Teachers are rightly incensed by the prospect of having to lie to their pupils on demand. They object to being used as apparatchiks of the M.O.D – they have seen the hoops jumped through by the journalistic profession in its eagerness to please, and desperately wants to avoid the same shame. They realise that if they lose as much credibility as the hackocracy, their jobs will be impossible.
Teachers have to deal with real people. And they are charged with the job of making the lives of their pupils better. Their purpose is to give them skills and a level of appreciativeness which will enrich their future lives and hopefully deliver afuture generation of people better able to cope with the problems of society than in the past.
Sadly, the same can’t be said of the bulk of journalistic endeavour lately.
The collusion over the Windsor boy’s adventure holiday was merely a lapse into Victorian press etiquette – but with the added treats of hours of royal-rich footage and interviews to come. Far worse has been the collusion with the culture of fear. Fear sells newspapers, and as life isn’t that terrifying, lies have to be told. And the person telling the lies, for a few crumbs from the table to of the media corporations, are journalists. They must know what they are doing is wrong and that it can’t be doing them any good in this world or the next. But they carry on. And their purpose seems to be to make most people’s lives more fearful, to narrow their perspective to a few marketable, packagable sterotypes – Muslims. Terrorists. Hoodies. Chavs. Yobs. Wags.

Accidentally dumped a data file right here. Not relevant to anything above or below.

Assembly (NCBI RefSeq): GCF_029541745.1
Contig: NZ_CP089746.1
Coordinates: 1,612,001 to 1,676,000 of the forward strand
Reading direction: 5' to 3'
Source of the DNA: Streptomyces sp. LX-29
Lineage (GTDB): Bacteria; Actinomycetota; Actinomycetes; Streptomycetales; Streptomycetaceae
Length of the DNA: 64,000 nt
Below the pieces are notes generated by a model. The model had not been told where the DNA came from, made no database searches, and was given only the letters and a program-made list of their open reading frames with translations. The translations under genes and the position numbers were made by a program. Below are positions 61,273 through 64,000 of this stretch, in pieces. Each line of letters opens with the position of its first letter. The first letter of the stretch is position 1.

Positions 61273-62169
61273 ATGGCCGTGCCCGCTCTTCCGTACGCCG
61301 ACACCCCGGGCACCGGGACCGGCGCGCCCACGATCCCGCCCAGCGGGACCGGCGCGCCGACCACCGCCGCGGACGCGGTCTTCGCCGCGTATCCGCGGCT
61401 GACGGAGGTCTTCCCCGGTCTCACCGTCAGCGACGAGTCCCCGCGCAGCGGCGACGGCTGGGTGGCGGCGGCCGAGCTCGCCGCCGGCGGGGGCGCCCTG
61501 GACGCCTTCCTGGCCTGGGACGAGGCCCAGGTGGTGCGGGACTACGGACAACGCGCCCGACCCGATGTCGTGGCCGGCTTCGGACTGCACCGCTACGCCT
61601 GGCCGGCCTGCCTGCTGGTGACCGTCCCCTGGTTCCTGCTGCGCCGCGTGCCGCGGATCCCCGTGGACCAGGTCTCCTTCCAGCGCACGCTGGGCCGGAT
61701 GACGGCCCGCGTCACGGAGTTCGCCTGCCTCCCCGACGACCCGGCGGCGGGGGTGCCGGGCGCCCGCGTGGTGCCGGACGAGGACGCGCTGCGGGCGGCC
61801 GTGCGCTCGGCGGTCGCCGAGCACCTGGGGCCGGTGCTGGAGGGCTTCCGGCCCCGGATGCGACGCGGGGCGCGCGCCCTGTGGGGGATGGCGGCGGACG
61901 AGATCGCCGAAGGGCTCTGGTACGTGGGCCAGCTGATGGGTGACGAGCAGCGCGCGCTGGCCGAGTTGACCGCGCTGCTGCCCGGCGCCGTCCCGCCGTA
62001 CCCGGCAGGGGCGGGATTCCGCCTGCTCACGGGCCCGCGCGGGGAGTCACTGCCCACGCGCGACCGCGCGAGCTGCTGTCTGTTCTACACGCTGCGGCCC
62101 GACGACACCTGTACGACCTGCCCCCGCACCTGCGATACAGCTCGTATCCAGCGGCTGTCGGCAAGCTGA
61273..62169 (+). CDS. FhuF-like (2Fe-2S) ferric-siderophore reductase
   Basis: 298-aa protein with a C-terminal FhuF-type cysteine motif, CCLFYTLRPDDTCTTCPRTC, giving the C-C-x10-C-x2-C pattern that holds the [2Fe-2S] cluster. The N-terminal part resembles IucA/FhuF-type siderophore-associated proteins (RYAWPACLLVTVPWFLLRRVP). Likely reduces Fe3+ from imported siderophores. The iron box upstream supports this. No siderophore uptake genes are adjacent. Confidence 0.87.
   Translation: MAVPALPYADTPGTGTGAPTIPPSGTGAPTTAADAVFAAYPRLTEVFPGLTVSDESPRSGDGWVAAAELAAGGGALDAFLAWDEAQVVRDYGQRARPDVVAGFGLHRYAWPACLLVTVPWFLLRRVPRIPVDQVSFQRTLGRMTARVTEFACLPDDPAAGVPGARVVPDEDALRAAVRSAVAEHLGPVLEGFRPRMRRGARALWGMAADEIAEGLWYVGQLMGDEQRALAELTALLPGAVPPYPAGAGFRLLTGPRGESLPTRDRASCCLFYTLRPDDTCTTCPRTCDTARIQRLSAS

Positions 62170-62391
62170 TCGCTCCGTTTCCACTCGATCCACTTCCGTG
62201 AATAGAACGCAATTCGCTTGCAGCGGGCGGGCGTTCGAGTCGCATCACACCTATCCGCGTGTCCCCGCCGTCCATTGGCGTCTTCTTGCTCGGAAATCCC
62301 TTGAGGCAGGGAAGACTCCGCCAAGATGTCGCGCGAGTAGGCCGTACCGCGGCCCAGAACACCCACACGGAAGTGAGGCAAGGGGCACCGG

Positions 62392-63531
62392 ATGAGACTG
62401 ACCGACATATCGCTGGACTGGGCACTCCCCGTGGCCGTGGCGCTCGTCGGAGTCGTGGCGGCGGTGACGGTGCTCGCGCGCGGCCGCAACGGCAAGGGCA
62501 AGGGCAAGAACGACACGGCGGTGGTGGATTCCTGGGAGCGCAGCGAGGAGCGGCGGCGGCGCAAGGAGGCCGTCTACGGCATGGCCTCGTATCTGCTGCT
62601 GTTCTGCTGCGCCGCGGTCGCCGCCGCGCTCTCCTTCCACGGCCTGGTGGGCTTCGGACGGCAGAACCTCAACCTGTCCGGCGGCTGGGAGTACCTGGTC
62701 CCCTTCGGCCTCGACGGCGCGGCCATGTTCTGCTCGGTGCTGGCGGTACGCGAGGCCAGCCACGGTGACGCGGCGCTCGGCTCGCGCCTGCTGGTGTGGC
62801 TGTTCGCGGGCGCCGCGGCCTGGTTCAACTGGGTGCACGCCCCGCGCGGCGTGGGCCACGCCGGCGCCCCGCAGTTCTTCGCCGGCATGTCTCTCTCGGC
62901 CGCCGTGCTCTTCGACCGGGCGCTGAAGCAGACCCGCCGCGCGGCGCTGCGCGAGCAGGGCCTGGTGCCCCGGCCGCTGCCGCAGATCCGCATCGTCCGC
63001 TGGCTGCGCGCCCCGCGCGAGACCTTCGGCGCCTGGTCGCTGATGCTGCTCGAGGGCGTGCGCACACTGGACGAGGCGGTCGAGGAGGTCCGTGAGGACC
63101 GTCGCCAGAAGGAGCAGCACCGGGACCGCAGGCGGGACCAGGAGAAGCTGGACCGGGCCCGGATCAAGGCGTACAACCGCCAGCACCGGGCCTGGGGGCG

I suppose lawyers face the same industrial schizophrenia. They are almost as well-respected in Britian as journalists.
There is no call to bribe or twist
Thank God, the British journalist.
Seeing what the man will do unbribed
There’s no occasion to.